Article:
The club had a small halfway hut called Dacombes’ Den that had been converted from a shelter and made into a refreshment hut. The facilities required refurbishment and Harry Spooner thought that a purpose built halfway hut would be a great boon to the members
The opening of Dacombes’ Den
The halfway hut was conceived by Harry Spooner as his contribution to the club during his year as Captain (2002). Harry felt that he would like to do something for the members that would remain after his term in office.
The Management Committee agreed to support the enterprise providing there was no cost to the club, any money to come from fund-raising activities that the Captain might organise. A team of volunteers was assembled, by Harry, from the members of the club and a set of plans was drawn up by Roger Wildig (currently a member of Senior Men’s Section).
The team consisted of Trevor White a builder (who took 2 weeks holiday to help), Graham Humby (project manager and general dogsbody), Dave Chalmers (plumber who managed to scrounge much of the plumbing materials) and Brian Harvey, currently a member of Senior Men’s Section, (who carried out all the groundwork).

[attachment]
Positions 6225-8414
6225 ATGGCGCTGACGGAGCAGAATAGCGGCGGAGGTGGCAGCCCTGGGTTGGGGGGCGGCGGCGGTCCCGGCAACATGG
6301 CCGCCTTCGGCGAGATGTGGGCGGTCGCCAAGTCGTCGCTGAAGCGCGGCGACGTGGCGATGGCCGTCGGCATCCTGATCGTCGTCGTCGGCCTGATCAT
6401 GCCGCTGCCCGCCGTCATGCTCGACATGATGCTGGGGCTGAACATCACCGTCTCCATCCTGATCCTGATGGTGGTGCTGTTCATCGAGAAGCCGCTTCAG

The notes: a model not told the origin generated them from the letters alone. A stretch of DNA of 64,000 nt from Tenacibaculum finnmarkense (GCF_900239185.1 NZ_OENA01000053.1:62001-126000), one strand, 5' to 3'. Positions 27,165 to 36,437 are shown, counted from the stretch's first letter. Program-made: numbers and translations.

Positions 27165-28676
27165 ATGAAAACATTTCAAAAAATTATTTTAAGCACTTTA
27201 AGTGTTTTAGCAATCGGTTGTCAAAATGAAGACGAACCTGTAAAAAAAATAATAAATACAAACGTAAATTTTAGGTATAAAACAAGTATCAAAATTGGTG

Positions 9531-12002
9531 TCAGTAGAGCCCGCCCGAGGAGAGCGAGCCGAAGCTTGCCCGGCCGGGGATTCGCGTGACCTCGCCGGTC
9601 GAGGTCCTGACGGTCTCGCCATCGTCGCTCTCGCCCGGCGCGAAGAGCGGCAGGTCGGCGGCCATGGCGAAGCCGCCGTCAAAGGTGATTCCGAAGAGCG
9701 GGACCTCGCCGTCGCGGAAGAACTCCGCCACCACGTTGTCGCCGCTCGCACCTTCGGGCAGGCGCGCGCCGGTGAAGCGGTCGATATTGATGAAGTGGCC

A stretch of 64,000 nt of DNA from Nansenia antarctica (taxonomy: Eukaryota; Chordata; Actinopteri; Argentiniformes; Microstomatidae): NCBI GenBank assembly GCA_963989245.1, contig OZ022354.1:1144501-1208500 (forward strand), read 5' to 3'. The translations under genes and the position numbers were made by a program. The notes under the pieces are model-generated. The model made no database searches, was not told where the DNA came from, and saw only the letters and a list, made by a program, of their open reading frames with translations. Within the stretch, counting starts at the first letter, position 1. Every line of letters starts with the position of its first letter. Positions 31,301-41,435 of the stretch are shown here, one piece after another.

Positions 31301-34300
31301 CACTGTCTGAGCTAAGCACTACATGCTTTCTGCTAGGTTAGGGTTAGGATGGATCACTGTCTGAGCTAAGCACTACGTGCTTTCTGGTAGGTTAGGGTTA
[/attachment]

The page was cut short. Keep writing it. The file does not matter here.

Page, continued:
As with all projects, problems arose. For instance the electricity supply to Dacombes’ Den was woefully inadequate and a new power supply had to be taken from the clubhouse across the 1st, 2nd and 3rd fairways to the hut. Fortunately Alan Feltham (Captain 2006) proved to be a great help and with his expertise and work, a new electricity supply was provided.
Taking a break at Spooners
To top off the hut the weathervane, in the form of a silhouette of HMS Vanguard, that had been on Dacombes Den, was overhauled and mounted on the roof of Spooners. Since its opening in September 2002 the hut has proved to be an important feature of the course, much appreciated by members and visitors alike.
The weathervane plaque